Directed by: Duncan Jones
Starring: Sam Rockwell, Dominique McElligott, Kevin Spacey (voice), Kaya Scodelario
Duncan Jones (who was christened Zowie Bowie at birth by his father, David) makes his theatrical feature debut as director—and story writer—of Moon. This film is one of those rare animals: the intelligent science-fiction film. (It’s startling to realize that Moon and Transformers: Revenge of the Fallen both loosely fall into the same genre.) Oh, such movies aren’t nonexistent. Danny Boyle made one called Sunshine back in 2007, and that year also gave us Alfonso Cuarón’s Children of Men. They are, nonetheless, not common—and for every Sunshine that comes along, there’s usually something like Steven Soderbergh’s remake of Solaris (2002) to balance the equation and make you realize that there are good reasons why such films are uncommon. And, frankly, from what I knew of the plot of Moon, I was afraid we had another Solaris on our hands. Blessedly, that’s not the case.
Jones has made a thoughtful and very human sci-fi film that manages to eschew the mania for conspicuous consumption, massive explosions and endless property damage—and it does so without succumbing to the kind of boredom that often marks the low-budget, seriously intended science-fiction movie. I’m not saying that Moon is action-packed, and if you go to it expecting anything like Transformers, you’re not going to be in the least happy. If that’s what you’re after, hold out for Roland Emmerich’s 2012 this fall.
Moon—set in some unspecific time in the future—is about Sam Bell (Sam Rockwell), a man living on the far side of the moon. Sam is coming to the end of a three-year contract as supervisor of a largely automated mining operation for Helium-3, which has become Earth’s primary energy source. His only companion is a computer called Gerty (voiced by Kevin Spacey). His only diversion, apart from working on a model village, are bewhiskered sitcoms like Bewitched and The Mary Tyler Moore Show. The link allowing direct communication with Earth is down (a seemingly perpetual situation), leaving Sam with no other option than to communicate with his family via recorded messages. Sam, in fact, is rapidly disintegrating, and is only kept going by the knowledge that he’ll soon be heading home.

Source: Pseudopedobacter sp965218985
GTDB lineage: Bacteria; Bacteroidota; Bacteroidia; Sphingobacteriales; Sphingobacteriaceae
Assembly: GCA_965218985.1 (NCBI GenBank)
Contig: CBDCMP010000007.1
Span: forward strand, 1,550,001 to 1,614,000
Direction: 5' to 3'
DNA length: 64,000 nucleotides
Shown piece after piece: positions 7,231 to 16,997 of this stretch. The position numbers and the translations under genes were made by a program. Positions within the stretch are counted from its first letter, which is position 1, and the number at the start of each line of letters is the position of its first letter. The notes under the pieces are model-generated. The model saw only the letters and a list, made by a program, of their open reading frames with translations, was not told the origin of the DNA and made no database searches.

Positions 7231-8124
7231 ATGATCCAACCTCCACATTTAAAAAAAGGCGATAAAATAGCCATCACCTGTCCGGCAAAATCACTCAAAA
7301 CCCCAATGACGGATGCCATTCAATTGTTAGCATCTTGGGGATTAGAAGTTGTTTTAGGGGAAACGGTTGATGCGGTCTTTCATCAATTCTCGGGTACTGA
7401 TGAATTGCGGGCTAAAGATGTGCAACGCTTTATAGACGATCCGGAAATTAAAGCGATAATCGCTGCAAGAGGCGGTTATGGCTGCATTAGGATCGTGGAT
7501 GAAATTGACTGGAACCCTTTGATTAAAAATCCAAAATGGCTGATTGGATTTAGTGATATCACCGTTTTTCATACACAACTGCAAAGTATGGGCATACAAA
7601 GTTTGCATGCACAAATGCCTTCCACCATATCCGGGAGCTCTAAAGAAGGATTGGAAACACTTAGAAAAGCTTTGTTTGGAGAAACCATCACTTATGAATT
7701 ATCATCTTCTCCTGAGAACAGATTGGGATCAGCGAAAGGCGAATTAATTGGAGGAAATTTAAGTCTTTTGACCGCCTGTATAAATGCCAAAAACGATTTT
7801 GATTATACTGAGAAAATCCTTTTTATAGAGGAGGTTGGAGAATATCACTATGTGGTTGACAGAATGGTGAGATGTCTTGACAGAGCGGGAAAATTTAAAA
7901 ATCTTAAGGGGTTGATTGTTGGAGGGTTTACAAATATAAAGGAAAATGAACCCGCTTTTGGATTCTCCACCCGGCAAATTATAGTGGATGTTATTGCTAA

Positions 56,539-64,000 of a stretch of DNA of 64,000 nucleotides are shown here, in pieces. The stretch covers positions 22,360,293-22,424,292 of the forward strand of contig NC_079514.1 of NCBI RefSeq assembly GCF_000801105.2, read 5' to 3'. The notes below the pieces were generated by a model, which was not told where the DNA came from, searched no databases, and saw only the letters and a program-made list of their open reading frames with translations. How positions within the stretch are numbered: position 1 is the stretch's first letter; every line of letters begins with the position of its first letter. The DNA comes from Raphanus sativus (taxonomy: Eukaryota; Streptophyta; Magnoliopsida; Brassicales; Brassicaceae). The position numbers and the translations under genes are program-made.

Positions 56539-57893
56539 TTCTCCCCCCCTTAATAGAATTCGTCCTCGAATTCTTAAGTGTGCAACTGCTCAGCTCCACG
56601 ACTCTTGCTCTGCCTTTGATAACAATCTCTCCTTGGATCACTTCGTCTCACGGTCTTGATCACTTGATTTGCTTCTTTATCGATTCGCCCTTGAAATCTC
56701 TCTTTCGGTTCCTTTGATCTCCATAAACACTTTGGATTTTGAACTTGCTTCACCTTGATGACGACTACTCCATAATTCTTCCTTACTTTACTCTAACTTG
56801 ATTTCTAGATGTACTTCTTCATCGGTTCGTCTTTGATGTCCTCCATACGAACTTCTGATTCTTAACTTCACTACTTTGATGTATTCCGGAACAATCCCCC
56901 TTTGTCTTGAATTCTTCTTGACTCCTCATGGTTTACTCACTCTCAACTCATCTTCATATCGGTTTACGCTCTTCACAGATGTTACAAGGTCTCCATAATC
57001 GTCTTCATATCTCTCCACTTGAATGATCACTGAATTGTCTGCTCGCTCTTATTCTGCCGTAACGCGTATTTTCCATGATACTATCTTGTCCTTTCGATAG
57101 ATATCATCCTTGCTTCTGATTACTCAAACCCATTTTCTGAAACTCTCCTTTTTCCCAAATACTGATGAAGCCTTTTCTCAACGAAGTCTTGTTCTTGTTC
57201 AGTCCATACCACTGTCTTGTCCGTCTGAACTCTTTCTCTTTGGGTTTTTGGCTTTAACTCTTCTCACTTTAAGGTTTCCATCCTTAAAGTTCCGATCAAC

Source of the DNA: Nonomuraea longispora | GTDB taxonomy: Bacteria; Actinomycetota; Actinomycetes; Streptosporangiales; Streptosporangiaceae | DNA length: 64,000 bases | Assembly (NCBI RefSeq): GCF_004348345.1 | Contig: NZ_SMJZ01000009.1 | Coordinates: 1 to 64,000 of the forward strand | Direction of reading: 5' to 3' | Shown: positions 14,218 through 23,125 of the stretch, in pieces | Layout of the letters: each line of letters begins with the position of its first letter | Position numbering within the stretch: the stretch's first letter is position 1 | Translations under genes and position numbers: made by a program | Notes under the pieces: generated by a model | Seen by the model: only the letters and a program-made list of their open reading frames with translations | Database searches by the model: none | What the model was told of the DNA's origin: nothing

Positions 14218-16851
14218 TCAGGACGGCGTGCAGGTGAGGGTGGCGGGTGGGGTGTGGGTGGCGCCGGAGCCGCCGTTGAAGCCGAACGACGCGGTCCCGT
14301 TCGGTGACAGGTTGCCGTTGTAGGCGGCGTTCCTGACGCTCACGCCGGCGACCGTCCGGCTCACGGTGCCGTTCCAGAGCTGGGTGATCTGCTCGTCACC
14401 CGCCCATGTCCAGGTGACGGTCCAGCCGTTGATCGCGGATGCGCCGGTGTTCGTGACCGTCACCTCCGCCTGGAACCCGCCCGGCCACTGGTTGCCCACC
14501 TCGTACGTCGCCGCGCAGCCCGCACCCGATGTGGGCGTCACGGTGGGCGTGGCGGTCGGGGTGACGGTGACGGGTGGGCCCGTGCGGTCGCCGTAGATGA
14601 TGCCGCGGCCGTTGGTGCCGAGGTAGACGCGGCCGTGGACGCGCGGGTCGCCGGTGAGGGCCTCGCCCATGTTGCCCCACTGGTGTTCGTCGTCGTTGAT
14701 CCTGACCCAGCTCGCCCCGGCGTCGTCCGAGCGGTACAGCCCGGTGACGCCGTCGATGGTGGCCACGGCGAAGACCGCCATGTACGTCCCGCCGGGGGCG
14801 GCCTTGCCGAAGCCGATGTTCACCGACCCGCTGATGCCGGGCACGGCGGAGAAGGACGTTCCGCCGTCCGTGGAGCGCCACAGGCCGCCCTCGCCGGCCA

In the final days of that wait, however, he has an accident, and awakes to find himself in the moon-station infirmary, unable to remember exactly what happened—something Gerty fills in the blanks on. While waiting and recuperating, Sam finds indications that there’s someone out on the perimeter of the station—someone alive. Though ordered to keep him inside, Gerty is bamboozled into letting Sam go out. While outside, Sam finds an injured man in a wrecked lunar conveyance. Bringing the man back to the station, Sam is surprised to find that the fellow appears to be himself. Certainly he looks just like him, but is he real or merely an hallucination? That sets up the central drama of the film—and it’s a drama about which Jones’ film makes it impossible to say any more without saying too much.
What can be said, however, is that Moon raises all the right and most interesting questions about what it means to be human in the manner of some of the best science fiction, and it does so with no little subtlety and thoughtfulness, in a manner that recalls sci-fi films of an earlier era. There’s something of a more human 2001 (1968) here and a bit of Silent Running (1972), but comparisons don’t quite do Moon justice, because it’s its own film—and in no small part due to the amazingly nuanced performance of Sam Rockwell. Always an interesting actor, Rockwell’s presence has enlivened many an indie. But here Rockwell comes into his own with a portrayal whose greatness doesn’t become fully apparent until the film is over. And to understand that, you’ll have to see Moon, which you should anyway. Rated R for language.